A REMARKABLE new book tells the untold story of India’s first female doctors.
Lady Doctors by Kavitha Rao combines history with accounts of six incredible pioneers, who battled extreme sexism, caste prejudice and misogyny to realise a seemingly impossible dream, in an unforgiving man’s world.
The stories of doctors, including one who raised eight children while practicing and another escaping child marriage, shine a light on forgotten figures in history who broke ground for women, but also became trigger points for change in the medical field.
The book also looks at human struggles, overcoming challenges, not giving up, women having their rights snatched away and those who broke boundaries. Eastern Eye caught up with London based journalist, author and trained corporate lawyer Kavitha Rao to discuss her fascinating book and the hidden history she uncovered, including where the term ‘lady doctors’ comes from. She also revealed surprising historical figures who were against women becoming doctors.
What first connected you to writing?
My parents, particularly my father, were very keen readers. They also encouraged me to write. I began with small bits for the local paper and my school magazine. They always read everything I wrote with great interest.
What inspired you to write this unique book Lady Doctors?
A Google doodle, actually. I saw a doodle of one of the women in the book, Rukhmabai, and realised I knew nothing about her incredible journey. Then I read further and realised there were many similar, amazing women I knew nothing about. I was intrigued by how women doctors went from being called ‘whores’ (as happened to Kadambini Ganguly) to being highly respected professionals in the span of a century.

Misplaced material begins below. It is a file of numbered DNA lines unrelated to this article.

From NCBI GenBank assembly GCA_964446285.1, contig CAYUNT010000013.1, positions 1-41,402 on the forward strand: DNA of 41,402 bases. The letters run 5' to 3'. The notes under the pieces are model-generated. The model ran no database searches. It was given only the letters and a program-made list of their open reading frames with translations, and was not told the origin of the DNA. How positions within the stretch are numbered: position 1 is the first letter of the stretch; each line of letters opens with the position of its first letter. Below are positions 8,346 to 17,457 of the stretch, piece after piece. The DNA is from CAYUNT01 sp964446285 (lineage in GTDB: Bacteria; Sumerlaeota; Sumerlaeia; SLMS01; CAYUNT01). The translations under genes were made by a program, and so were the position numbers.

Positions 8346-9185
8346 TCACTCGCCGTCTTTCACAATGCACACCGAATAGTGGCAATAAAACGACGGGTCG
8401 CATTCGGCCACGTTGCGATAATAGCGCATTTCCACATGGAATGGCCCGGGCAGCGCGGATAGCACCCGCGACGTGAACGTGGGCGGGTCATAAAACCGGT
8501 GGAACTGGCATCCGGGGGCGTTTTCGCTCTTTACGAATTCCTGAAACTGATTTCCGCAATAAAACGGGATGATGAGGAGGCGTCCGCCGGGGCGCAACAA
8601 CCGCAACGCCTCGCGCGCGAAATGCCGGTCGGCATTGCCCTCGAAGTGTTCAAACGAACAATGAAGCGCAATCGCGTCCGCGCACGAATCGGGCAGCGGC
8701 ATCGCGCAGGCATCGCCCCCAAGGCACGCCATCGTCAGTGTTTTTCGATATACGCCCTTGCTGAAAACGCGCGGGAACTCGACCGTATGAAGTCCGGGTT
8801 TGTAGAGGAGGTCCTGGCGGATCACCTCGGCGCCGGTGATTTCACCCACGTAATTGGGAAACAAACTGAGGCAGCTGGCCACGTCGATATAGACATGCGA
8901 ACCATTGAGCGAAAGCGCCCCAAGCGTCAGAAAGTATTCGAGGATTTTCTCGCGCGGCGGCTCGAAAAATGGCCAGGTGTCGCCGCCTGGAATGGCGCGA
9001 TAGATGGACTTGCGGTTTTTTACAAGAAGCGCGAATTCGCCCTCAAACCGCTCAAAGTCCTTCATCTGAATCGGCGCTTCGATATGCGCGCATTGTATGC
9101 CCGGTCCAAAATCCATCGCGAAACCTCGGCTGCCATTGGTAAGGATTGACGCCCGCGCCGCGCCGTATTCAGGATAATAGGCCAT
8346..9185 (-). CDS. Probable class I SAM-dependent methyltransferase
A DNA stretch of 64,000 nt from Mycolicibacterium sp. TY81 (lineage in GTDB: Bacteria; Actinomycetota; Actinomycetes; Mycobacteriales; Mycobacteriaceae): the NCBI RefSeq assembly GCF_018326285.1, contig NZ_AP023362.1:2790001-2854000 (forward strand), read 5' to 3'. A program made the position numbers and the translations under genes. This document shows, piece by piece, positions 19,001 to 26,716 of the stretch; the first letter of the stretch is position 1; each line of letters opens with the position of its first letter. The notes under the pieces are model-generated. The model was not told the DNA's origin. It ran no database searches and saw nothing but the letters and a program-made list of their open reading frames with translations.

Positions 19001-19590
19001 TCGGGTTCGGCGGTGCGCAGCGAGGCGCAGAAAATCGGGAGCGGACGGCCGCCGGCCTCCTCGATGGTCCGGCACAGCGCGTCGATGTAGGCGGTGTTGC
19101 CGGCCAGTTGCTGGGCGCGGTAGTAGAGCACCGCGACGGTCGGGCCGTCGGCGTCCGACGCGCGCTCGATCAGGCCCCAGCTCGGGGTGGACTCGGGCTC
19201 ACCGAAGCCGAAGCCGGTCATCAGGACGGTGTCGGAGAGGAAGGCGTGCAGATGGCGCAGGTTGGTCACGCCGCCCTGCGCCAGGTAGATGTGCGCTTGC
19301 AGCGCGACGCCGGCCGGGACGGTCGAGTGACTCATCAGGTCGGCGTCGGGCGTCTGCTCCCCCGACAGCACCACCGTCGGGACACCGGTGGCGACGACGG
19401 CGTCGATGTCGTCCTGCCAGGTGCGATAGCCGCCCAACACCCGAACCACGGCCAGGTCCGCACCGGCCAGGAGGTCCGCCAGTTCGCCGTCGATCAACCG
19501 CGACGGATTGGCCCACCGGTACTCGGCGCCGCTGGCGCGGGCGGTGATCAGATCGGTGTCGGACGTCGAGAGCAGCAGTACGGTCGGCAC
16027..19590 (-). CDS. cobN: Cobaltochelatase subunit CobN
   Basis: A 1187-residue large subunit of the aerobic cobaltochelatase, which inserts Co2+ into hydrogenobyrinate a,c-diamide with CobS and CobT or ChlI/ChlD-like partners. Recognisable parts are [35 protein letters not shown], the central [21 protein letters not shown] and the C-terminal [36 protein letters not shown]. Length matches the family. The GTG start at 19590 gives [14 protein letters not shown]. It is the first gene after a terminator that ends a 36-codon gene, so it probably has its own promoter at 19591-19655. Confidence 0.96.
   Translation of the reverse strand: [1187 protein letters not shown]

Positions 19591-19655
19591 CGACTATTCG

Tell us about your book…
Lady Doctors is a biography of India’s first women doctors from the 1860s to the 1930s. These women escaped child marriages, divorced husbands, defied conservatives, crossed oceans, and endured social ostracism, all to study medicine at a time when many Indian women were in purdah or did not even get a basic education. Several of them came to the UK to study, along with the first British women doctors. Eventually, they returned to India, where they served as mentors and icons for other women doctors, making medicine a much-coveted profession for Indian women.
How were you able to gather so much detailed information for this book?
It was a massive challenge, and I don’t think I’ve done enough. I had to scour libraries worldwide. Indian libraries and archives had very little on these women. By pure luck, halfway through the writing of this book, I moved to the UK, so was able to do research in the British Library. Friends worldwide helped me to access libraries and material in other countries.
Was the biggest challenge finding research material for this book?
Yes, it was, especially during the pandemic when most libraries were shut. There were no surviving relatives and very little archival material, such as memoirs, letters, or newspaper articles. A good example of how thin the material was, is the last chapter on Mary Poonen Lukose. Like so many of the women, Dr Mary stopped writing her memoir when she got married, so I had to fill in the gaps with material from a male doctor who was her contemporary. I didn’t want to but had no choice.
Were you surprised that more has not been written about these remarkable women?
Absolutely. They had been completely erased from history and from textbooks. It was amazing to me that Indian women in the 1860s were travelling overseas, divorcing their husbands, escaping child marriages, enduring social ostracism but no one spoke about it.